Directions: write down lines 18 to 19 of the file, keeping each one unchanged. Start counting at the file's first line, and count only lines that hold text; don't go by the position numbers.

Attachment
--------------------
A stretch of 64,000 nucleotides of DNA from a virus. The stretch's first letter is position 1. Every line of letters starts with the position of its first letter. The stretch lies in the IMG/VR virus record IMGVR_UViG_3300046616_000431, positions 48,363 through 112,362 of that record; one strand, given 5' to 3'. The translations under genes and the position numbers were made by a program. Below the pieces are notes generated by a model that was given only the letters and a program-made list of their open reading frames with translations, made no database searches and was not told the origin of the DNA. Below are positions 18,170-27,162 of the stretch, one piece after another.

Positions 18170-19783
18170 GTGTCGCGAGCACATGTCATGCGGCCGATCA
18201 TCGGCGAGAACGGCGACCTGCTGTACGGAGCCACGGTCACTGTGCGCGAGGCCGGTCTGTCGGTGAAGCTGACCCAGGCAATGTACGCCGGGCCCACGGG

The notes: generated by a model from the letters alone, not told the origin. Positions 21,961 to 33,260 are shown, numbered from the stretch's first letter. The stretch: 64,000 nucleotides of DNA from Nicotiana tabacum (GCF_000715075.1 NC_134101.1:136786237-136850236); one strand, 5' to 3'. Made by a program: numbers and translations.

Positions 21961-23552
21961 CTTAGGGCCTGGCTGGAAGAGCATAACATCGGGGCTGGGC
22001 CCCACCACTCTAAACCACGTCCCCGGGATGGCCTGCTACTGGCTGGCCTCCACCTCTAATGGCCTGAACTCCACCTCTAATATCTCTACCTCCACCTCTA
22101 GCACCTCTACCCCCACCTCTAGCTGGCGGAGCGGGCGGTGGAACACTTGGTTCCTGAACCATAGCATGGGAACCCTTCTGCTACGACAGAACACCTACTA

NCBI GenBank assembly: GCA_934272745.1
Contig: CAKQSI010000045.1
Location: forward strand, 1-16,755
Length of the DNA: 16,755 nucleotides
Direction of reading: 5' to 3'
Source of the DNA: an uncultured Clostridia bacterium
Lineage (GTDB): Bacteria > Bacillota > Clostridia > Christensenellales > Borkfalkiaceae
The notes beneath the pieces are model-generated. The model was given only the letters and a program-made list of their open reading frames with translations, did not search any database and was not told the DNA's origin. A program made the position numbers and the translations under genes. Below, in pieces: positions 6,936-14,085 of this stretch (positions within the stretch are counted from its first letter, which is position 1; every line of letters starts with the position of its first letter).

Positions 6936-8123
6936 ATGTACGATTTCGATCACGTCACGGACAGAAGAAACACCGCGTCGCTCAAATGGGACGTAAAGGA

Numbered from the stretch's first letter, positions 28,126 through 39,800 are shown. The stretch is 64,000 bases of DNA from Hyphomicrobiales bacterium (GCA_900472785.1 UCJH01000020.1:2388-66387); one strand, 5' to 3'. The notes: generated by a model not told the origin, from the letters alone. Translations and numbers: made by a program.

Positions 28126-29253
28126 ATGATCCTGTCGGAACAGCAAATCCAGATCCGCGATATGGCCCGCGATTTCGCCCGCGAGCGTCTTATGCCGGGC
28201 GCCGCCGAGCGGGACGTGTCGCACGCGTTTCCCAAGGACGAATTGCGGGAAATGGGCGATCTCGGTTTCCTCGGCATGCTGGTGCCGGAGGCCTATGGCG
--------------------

Positions 6936-8123
6936 ATGTACGATTTCGATCACGTCACGGACAGAAGAAACACCGCGTCGCTCAAATGGGACGTAAAGGA